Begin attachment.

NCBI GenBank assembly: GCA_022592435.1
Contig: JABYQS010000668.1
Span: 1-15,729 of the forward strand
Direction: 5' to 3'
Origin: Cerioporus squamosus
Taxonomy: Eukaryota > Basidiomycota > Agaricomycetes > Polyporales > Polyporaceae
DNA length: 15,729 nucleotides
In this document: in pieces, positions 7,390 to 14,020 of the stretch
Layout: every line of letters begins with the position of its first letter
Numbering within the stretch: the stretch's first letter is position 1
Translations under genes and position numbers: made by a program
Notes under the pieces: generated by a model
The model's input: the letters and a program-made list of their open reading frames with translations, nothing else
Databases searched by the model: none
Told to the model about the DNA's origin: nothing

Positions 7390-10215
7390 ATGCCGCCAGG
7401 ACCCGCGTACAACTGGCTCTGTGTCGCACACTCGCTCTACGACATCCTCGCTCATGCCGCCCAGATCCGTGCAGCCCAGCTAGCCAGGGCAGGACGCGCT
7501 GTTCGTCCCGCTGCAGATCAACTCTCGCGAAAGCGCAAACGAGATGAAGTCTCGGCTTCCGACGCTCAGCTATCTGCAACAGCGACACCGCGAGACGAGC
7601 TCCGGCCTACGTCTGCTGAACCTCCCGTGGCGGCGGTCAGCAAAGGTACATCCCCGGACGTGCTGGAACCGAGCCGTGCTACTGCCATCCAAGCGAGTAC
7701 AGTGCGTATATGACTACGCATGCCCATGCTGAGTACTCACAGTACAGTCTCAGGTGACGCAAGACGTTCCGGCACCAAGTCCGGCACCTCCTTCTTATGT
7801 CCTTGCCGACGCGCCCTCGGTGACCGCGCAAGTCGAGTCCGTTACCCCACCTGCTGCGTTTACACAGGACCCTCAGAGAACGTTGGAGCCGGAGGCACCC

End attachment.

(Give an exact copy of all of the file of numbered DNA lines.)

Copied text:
NCBI GenBank assembly: GCA_022592435.1
Contig: JABYQS010000668.1
Span: 1-15,729 of the forward strand
Direction: 5' to 3'
Origin: Cerioporus squamosus
Taxonomy: Eukaryota > Basidiomycota > Agaricomycetes > Polyporales > Polyporaceae
DNA length: 15,729 nucleotides
In this document: in pieces, positions 7,390 to 14,020 of the stretch
Layout: every line of letters begins with the position of its first letter
Numbering within the stretch: the stretch's first letter is position 1
Translations under genes and position numbers: made by a program
Notes under the pieces: generated by a model
The model's input: the letters and a program-made list of their open reading frames with translations, nothing else
Databases searched by the model: none
Told to the model about the DNA's origin: nothing

Positions 7390-10215
7390 ATGCCGCCAGG
7401 ACCCGCGTACAACTGGCTCTGTGTCGCACACTCGCTCTACGACATCCTCGCTCATGCCGCCCAGATCCGTGCAGCCCAGCTAGCCAGGGCAGGACGCGCT
7501 GTTCGTCCCGCTGCAGATCAACTCTCGCGAAAGCGCAAACGAGATGAAGTCTCGGCTTCCGACGCTCAGCTATCTGCAACAGCGACACCGCGAGACGAGC
7601 TCCGGCCTACGTCTGCTGAACCTCCCGTGGCGGCGGTCAGCAAAGGTACATCCCCGGACGTGCTGGAACCGAGCCGTGCTACTGCCATCCAAGCGAGTAC
7701 AGTGCGTATATGACTACGCATGCCCATGCTGAGTACTCACAGTACAGTCTCAGGTGACGCAAGACGTTCCGGCACCAAGTCCGGCACCTCCTTCTTATGT
7801 CCTTGCCGACGCGCCCTCGGTGACCGCGCAAGTCGAGTCCGTTACCCCACCTGCTGCGTTTACACAGGACCCTCAGAGAACGTTGGAGCCGGAGGCACCC